Do I need to collect sales tax as a 4-H group?

4-H groups are responsible for collecting and remitting sales tax in a variety of settings. Learning how and when to collect sales tax provides a valuable life skill for youth.

Michigan 4-H groups have a responsibility to be good stewards of money and, as part of that, the collecting and remitting of Michigan sales tax applies. Sometimes sales tax can seem confusing or overwhelming. To help, Michigan State University Extension 4-H Youth Development provides tools in the “Financial Manual for 4-H Volunteers: Leading the Way to Financial Accountability” and the “Financial Manual for 4-H Treasurer: A Guide to Managing Money Wisely to support 4-H groups as they work through collecting and paying sales tax. An overview of sales tax for Michigan 4-H groups:

  • All tangible items are taxable regardless of where they are sold. For example, candles and greeting cards, even if they are sold at a bake sale, are taxable.
  • Food is taxed depending on where it is sold. Food sold at a concession stand, like at a restaurant where the food is prepared and immediately consumed, is taxable. Food sold at a bake sale, like in a grocery store where food is meant to be consumed later, is not taxable. Vegetables, eggs, milk, meat and poultry that is only cut, repackaged or pasteurized by the seller is not considered prepared food and therefore is not taxable.
  • If taking orders for items, such as candles or wrapping paper, that are sold through a company, generally that company is responsible for collecting and remitting the sales tax. Therefore, it is not the responsibility of the group selling those items. It is always wise to check with the company first to be sure the sales tax is included in the selling price and will be remitted by the company.
  • When reselling or auctioning items, for simplicity sake, regardless of how they were purchased or received, collect sales tax on the final price/payment. Items made by members of the group and sold must also include sales tax.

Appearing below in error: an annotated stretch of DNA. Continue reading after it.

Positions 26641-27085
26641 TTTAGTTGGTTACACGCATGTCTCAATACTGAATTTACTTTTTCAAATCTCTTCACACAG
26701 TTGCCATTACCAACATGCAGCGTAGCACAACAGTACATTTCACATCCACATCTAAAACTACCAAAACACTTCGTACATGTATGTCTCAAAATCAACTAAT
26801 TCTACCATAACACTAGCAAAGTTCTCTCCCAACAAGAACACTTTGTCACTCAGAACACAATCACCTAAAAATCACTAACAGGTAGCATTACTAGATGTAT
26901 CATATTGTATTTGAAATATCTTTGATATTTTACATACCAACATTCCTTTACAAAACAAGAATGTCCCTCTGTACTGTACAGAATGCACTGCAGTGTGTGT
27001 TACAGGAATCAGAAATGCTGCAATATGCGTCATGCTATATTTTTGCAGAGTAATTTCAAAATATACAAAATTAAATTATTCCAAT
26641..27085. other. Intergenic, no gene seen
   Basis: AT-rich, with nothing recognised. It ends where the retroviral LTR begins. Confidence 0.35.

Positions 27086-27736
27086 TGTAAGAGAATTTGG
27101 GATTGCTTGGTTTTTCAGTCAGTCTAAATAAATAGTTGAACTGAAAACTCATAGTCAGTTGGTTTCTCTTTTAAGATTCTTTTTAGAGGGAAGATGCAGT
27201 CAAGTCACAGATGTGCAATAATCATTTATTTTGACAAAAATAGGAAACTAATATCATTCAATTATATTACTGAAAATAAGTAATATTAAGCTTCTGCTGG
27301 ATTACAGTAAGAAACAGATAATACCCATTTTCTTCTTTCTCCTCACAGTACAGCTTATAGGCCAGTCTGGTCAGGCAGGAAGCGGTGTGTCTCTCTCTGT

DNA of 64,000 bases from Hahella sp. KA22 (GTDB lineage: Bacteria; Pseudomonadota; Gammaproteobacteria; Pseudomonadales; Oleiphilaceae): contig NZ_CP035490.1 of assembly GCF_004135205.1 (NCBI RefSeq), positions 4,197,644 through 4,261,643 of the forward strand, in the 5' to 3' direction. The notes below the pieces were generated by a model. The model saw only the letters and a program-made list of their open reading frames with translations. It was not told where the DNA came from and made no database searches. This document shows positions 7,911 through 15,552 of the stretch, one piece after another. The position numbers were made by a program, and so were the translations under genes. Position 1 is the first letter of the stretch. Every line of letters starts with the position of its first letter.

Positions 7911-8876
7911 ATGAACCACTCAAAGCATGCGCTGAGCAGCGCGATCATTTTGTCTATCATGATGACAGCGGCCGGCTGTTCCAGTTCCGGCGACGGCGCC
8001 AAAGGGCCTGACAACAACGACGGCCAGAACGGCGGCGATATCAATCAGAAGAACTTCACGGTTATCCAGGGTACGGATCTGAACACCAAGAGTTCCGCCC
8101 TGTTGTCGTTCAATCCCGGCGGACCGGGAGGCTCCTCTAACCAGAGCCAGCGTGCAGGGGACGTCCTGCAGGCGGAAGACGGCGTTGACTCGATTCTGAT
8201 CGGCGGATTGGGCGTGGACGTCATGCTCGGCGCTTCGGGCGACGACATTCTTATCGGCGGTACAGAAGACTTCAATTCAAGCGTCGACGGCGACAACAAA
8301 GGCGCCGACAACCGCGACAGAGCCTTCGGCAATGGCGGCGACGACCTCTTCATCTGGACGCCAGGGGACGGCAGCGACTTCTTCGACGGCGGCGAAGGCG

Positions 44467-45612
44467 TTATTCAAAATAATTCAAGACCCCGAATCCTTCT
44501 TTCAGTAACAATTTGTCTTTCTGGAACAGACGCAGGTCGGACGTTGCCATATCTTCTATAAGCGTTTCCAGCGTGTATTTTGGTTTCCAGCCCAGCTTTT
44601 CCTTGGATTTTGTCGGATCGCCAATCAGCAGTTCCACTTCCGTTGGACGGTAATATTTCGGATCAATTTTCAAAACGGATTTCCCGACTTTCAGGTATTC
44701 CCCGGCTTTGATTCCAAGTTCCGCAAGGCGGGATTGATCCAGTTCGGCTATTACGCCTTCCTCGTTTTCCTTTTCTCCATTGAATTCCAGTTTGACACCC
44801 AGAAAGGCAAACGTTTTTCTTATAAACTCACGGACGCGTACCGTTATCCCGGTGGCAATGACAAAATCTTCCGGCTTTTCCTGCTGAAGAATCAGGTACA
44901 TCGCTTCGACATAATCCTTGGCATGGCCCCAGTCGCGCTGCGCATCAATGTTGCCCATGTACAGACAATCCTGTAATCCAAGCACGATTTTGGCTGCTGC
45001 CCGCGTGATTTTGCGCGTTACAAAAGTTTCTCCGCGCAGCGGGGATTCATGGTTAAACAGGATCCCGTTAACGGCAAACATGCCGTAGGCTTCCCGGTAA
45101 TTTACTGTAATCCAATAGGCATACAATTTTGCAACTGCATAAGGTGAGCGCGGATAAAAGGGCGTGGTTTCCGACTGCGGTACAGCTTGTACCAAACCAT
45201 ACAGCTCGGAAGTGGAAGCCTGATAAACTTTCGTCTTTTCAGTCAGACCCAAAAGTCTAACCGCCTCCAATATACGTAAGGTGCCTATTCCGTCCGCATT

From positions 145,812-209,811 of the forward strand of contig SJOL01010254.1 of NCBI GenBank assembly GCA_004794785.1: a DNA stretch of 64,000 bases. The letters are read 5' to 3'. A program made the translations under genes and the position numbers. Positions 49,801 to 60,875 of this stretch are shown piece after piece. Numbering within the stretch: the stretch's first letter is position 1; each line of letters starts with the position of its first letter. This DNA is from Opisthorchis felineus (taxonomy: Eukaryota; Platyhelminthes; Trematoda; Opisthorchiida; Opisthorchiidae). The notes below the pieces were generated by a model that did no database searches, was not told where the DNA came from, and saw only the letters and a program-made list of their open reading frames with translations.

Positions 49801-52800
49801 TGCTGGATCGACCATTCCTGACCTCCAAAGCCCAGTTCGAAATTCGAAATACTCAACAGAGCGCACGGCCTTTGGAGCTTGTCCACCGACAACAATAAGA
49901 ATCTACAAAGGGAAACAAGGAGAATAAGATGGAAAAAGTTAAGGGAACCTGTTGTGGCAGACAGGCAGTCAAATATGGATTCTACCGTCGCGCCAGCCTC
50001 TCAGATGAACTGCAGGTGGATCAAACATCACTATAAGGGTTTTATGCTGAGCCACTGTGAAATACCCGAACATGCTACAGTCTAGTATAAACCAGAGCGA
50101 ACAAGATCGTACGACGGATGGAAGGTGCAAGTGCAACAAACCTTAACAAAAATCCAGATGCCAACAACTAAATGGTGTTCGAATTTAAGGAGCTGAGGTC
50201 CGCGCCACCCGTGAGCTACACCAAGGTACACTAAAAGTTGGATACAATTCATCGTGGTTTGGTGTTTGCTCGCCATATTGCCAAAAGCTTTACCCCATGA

• When a 4-H group holds a livestock auction or animal sale, sales tax does not need to be collected and remitted if the purpose of the sale is for agricultural purposes, e.g., breeding, meat or milk production, etc. This would include any commission the 4-H group receives as a portion of the sale. Any re-sale of the animal would be non-taxable as well, as long as the agricultural purpose was established.

All sales tax must be reported and submitted annually in the club’s Annual Financial Summary Report. 4-H youth treasurers should be involved in helping the group leader complete this important year-end report due in the fall. As questions arise, clarification on state sales tax can occur through conversations with your county 4-H program coordinator. By following all sales tax laws, Michigan 4-H groups are responsible stewards of funds raised throughout the year.

Michigan State University Extension and Michigan 4-H Youth Development help to prepare youth for successful futures. As a result of career exploration and workforce preparation activities, including serving in the role of 4-H treasurer, thousands of Michigan youth are better equipped to make important decisions about their professional future, ready to contribute to the workforce and able to take fiscal responsibility in their personal lives. To learn about the positive impact of Michigan 4-H youth career preparation, money management and entrepreneurship programs, read the 2015 Impact Report: “Preparing Michigan Youth for Future Careers and Employment.”

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